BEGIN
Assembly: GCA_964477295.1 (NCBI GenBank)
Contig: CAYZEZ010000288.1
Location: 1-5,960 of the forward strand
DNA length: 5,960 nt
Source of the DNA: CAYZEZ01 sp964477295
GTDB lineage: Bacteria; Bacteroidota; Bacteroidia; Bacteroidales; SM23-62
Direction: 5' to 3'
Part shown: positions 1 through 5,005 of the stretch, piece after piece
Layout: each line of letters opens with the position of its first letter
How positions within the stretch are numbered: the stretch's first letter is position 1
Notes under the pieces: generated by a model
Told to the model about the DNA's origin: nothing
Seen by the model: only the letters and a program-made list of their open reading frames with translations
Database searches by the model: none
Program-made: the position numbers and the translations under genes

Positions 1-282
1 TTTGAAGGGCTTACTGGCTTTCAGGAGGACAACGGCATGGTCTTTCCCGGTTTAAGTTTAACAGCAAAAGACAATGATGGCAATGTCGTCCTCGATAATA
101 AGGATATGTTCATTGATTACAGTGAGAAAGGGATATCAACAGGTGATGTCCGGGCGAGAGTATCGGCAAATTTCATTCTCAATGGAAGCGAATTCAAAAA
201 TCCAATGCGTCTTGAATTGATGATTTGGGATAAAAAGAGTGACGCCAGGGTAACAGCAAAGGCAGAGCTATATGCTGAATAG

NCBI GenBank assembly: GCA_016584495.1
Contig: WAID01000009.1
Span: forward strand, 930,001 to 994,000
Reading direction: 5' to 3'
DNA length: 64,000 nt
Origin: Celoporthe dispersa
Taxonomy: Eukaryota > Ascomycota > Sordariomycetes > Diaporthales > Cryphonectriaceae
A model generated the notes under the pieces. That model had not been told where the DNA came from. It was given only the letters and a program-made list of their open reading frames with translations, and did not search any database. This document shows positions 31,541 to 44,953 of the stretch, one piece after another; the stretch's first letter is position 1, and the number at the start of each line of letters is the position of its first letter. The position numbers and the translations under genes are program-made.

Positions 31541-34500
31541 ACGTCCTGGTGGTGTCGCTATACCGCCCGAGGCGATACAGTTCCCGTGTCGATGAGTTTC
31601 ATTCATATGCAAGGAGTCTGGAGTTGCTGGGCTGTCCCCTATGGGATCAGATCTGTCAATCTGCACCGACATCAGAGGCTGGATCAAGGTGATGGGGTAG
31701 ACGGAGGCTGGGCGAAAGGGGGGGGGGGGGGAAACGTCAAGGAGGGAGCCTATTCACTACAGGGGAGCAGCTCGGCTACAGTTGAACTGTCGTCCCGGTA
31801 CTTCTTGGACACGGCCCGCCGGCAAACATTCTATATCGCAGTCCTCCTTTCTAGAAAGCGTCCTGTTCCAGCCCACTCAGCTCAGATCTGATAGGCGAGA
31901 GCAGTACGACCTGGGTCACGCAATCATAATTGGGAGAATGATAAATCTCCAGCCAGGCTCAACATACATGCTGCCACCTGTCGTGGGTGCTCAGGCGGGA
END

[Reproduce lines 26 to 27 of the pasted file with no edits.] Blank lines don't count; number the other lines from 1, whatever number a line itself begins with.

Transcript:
Taxonomy: Eukaryota > Ascomycota > Sordariomycetes > Diaporthales > Cryphonectriaceae
A model generated the notes under the pieces. That model had not been told where the DNA came from. It was given only the letters and a program-made list of their open reading frames with translations, and did not search any database. This document shows positions 31,541 to 44,953 of the stretch, one piece after another; the stretch's first letter is position 1, and the number at the start of each line of letters is the position of its first letter. The position numbers and the translations under genes are program-made.